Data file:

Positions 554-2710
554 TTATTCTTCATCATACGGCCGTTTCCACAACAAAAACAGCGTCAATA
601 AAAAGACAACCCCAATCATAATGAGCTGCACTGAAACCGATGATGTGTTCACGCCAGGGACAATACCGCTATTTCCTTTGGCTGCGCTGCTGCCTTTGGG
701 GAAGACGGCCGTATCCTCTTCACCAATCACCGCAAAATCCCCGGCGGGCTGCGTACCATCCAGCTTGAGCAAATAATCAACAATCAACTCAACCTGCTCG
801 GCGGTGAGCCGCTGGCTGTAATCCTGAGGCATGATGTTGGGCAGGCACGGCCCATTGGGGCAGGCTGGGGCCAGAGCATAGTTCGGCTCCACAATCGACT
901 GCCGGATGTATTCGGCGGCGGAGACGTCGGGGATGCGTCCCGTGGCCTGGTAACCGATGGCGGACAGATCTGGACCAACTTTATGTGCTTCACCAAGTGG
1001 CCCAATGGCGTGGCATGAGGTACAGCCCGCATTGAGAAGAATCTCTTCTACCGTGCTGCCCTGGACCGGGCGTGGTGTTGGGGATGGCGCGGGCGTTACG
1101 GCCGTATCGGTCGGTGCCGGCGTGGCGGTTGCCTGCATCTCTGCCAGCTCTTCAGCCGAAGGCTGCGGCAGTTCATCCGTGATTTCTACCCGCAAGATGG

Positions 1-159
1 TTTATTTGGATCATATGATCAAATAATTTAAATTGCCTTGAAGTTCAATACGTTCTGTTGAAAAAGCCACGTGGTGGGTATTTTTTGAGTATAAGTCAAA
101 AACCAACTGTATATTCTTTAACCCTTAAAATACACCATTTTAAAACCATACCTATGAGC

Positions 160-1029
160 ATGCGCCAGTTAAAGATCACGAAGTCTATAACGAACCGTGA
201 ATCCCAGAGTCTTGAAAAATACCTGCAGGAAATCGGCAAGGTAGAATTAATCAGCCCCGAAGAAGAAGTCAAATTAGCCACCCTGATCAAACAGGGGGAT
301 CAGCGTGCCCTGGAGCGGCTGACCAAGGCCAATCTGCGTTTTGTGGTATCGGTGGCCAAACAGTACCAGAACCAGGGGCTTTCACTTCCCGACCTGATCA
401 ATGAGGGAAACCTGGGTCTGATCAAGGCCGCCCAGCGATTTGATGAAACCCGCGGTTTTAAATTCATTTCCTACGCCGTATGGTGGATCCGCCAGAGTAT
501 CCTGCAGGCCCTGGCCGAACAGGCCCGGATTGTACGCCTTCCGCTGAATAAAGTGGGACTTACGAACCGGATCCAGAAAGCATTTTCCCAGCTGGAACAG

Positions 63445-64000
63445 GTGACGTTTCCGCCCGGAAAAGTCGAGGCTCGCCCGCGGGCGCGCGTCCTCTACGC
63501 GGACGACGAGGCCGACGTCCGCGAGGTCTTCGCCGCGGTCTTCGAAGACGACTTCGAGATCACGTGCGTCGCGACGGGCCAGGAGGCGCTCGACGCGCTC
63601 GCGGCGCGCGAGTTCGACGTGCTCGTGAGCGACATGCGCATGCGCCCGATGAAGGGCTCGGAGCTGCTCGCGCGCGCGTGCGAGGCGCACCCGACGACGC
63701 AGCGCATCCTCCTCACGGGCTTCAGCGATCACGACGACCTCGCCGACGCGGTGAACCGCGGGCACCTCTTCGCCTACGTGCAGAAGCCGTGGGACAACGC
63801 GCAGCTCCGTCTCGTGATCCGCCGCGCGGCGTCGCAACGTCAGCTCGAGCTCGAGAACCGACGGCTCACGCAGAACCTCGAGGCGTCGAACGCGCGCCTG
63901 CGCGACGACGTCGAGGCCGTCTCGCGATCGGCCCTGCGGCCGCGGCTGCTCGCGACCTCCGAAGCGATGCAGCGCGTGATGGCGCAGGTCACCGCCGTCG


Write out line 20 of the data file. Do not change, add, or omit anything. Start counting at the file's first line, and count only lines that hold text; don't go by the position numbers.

63501 GGACGACGAGGCCGACGTCCGCGAGGTCTTCGCCGCGGTCTTCGAAGACGACTTCGAGATCACGTGCGTCGCGACGGGCCAGGAGGCGCTCGACGCGCTC